As the Arrow Flies
By Bobby Neal Winters
There are things you do “for the children” that you are really doing for yourself. The kids are an excuse. They are small, but, somehow, that makes them easier to hide behind.
I’ve bought bows for Lydia and myself.
These are youth bows. They are a step above a toy, but they are not yet a weapon. I am waiting to see how we progress before I invest any more. So far I’ve got less than a hundred dollars in it total: the bows were $20 a piece; a couple of extra arrows about $10; shooting gloves $12 a piece; arm protectors a total of $30.
I also got a bail of hay to use as a target, but I am not counting that as an expense since we can use that for dog bedding next winter.
It is a fun activity and would have been a good activity to take up as a child, but I didn’t. I wasn’t allowed to. And I need to be fair here. I don’t remember ever asking for a bow and arrow set. I don’t remember it ever coming up. I don’t remember being denied it or feeling deprived for not having a bow and arrow set.
What I have is a feeling of absolute certainty that it wouldn’t’ve been allowed because Dad would not have allowed it because he feared for the safety of his sons. And he had reason.
Dad had grown up in what would be considered poverty today. He went barefoot until the snow flew. I’ve seen pictures of him in overalls that had the straps extended with cord. He’d worked in the oil field and had seen accidents. He’d gone to war and had seen bodies--friend and foe--laying dead and mangled. He lost a five-year-old nephew to an accident.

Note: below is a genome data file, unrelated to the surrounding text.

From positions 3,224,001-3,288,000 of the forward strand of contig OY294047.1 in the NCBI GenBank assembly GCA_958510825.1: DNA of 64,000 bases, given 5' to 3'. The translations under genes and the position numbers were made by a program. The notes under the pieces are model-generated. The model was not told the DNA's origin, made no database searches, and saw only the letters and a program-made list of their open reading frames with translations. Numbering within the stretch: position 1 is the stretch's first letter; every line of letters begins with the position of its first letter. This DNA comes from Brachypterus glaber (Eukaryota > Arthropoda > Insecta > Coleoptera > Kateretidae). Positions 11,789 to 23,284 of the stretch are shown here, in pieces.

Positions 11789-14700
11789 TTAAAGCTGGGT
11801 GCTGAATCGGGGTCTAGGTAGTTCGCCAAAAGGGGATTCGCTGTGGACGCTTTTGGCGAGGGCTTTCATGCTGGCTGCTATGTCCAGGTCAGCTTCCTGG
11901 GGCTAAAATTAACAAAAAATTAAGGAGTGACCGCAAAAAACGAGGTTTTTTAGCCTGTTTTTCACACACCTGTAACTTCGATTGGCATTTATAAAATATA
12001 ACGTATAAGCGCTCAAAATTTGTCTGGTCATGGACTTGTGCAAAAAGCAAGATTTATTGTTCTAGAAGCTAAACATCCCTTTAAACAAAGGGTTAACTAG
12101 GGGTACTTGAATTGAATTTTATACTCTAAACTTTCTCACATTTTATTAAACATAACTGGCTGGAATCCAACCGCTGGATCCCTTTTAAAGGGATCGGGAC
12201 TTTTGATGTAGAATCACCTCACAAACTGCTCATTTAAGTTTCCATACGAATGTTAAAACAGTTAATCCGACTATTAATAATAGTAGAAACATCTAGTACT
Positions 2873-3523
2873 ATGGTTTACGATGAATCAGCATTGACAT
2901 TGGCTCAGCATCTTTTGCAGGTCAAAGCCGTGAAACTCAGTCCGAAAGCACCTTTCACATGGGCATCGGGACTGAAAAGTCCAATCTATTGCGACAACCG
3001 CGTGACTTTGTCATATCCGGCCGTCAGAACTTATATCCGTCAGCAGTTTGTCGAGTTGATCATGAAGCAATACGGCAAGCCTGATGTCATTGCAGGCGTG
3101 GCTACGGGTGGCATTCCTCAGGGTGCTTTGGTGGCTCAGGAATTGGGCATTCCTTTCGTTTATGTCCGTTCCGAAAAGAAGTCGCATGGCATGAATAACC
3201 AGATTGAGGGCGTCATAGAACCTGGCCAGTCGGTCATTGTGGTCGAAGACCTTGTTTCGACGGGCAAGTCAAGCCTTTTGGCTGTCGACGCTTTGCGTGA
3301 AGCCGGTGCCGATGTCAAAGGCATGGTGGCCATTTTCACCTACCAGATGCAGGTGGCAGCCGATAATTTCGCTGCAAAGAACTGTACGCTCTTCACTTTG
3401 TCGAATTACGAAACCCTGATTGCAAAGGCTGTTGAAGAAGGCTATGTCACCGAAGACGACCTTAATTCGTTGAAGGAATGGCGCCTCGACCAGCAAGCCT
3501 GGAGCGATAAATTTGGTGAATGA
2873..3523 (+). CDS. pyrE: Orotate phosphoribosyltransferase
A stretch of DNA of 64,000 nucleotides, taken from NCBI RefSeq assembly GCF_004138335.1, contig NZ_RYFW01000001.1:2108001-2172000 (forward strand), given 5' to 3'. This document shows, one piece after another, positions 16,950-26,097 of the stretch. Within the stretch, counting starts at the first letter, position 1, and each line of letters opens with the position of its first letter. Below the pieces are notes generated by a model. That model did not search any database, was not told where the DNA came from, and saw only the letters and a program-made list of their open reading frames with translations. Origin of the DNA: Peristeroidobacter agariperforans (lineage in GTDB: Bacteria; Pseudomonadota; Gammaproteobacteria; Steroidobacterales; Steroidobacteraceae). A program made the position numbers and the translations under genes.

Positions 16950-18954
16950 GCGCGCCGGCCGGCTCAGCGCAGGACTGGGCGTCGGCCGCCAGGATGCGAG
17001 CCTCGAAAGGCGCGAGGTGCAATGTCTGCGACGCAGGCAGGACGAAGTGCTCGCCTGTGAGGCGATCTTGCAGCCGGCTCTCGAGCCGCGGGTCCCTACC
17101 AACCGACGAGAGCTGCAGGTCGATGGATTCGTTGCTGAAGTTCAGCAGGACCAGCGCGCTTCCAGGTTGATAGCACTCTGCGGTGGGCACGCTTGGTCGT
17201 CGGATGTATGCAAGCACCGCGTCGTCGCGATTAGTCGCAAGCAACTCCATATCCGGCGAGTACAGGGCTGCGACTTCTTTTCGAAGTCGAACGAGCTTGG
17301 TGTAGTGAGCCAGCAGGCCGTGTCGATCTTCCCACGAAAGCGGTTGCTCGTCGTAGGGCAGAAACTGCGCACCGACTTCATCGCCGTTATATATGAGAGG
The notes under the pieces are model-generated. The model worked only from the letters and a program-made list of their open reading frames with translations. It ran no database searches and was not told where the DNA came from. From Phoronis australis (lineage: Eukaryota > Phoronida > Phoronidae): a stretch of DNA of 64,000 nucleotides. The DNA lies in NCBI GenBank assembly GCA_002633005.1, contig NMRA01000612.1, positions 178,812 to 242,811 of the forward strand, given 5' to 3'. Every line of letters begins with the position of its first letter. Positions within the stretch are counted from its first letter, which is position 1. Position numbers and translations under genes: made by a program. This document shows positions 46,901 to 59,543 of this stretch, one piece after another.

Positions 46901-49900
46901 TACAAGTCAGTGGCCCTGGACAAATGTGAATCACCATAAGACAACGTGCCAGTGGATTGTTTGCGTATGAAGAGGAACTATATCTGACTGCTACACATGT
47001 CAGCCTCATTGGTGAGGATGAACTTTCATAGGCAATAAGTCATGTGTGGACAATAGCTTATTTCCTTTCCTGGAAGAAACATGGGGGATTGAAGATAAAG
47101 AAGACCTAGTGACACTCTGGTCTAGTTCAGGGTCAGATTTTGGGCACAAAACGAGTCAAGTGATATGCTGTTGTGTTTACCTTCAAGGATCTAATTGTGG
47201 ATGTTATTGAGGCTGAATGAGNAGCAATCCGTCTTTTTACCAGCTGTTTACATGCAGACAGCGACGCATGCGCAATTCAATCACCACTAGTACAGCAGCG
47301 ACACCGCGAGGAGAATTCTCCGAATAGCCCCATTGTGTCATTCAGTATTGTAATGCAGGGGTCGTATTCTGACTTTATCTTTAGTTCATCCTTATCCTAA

His mind was filled with scenarios of disaster of every sort.
My childhood was filled with having pictures of great activities built up, but then shot down because these scenarios of disaster crowded them out of existence.
And I understand. I’ve never been angry with Dad about this. But it has had an effect. As I grow older and gain more understanding of life and of myself--not separate activities by any means--I see the effect this has had on me. It has caused a lack of self-confidence. When a boy’s father shows this much trepidation, the boy begins to wonder whether his father is doubting him.
You take fewer chances and you fail less, but failing, oddly enough, is important to the building of self-confidence. You must fail before you learn that failure is not deadly, not your enemy. Batman’s dad said it: You fall so that you may get back up!
So Lydia and I are learning to shoot a bow at the same time. I am being born-again as it were. You put lay the arrow on the bow and fit the string into the arrow’s knock. You pull back the string while aiming at the target, and you let the arrow fly.
And you miss the target.
So you shoot again.
And you miss again.
With each arrow flying, you tend to get closer.
The string on the bow hurts your fingers, so you get a glove to wear. The string slaps against your forearm, so you get an arm protector.
And you continue shooting.
Soon you hit the hay bail every time and your daughter does too. There is time to think while you practice. Will she remember this? If she does will it be fondly?
The arrow flies again and strikes the target more closely than before.
You wonder if your father would approve. You get the feeling he’s watching.
Your daughter shoots. Her arrow is closer to the center of the bail than yours and you smile. And you think maybe he’s smiling too.